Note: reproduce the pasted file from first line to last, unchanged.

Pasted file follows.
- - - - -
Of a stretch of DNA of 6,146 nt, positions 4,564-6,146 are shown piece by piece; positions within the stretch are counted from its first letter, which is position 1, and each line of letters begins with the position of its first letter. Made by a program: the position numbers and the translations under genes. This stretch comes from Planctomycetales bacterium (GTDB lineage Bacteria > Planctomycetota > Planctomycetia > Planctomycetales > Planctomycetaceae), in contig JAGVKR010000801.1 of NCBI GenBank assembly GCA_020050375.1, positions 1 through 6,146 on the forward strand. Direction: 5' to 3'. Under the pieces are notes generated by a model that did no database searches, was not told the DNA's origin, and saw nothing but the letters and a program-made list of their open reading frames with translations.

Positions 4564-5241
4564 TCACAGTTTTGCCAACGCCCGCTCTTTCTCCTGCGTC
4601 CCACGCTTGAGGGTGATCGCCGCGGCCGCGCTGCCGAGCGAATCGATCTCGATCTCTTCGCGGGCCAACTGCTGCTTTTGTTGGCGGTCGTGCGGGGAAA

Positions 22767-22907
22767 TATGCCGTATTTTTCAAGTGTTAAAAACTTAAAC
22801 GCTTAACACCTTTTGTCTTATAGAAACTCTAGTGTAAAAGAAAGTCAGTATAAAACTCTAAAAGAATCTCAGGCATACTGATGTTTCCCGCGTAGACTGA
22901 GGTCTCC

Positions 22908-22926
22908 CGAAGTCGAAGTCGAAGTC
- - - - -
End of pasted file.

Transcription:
Of a stretch of DNA of 6,146 nt, positions 4,564-6,146 are shown piece by piece; positions within the stretch are counted from its first letter, which is position 1, and each line of letters begins with the position of its first letter. Made by a program: the position numbers and the translations under genes. This stretch comes from Planctomycetales bacterium (GTDB lineage Bacteria > Planctomycetota > Planctomycetia > Planctomycetales > Planctomycetaceae), in contig JAGVKR010000801.1 of NCBI GenBank assembly GCA_020050375.1, positions 1 through 6,146 on the forward strand. Direction: 5' to 3'. Under the pieces are notes generated by a model that did no database searches, was not told the DNA's origin, and saw nothing but the letters and a program-made list of their open reading frames with translations.

Positions 4564-5241
4564 TCACAGTTTTGCCAACGCCCGCTCTTTCTCCTGCGTC
4601 CCACGCTTGAGGGTGATCGCCGCGGCCGCGCTGCCGAGCGAATCGATCTCGATCTCTTCGCGGGCCAACTGCTGCTTTTGTTGGCGGTCGTGCGGGGAAA

Positions 22767-22907
22767 TATGCCGTATTTTTCAAGTGTTAAAAACTTAAAC
22801 GCTTAACACCTTTTGTCTTATAGAAACTCTAGTGTAAAAGAAAGTCAGTATAAAACTCTAAAAGAATCTCAGGCATACTGATGTTTCCCGCGTAGACTGA
22901 GGTCTCC

Positions 22908-22926
22908 CGAAGTCGAAGTCGAAGTC